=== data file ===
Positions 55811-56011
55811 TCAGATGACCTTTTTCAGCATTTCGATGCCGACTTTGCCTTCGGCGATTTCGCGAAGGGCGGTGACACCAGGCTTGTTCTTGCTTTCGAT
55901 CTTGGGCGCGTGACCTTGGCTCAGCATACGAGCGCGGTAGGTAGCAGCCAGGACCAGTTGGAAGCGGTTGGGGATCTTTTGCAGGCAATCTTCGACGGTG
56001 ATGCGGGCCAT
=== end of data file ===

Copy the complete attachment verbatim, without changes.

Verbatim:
Positions 55811-56011
55811 TCAGATGACCTTTTTCAGCATTTCGATGCCGACTTTGCCTTCGGCGATTTCGCGAAGGGCGGTGACACCAGGCTTGTTCTTGCTTTCGAT
55901 CTTGGGCGCGTGACCTTGGCTCAGCATACGAGCGCGGTAGGTAGCAGCCAGGACCAGTTGGAAGCGGTTGGGGATCTTTTGCAGGCAATCTTCGACGGTG
56001 ATGCGGGCCAT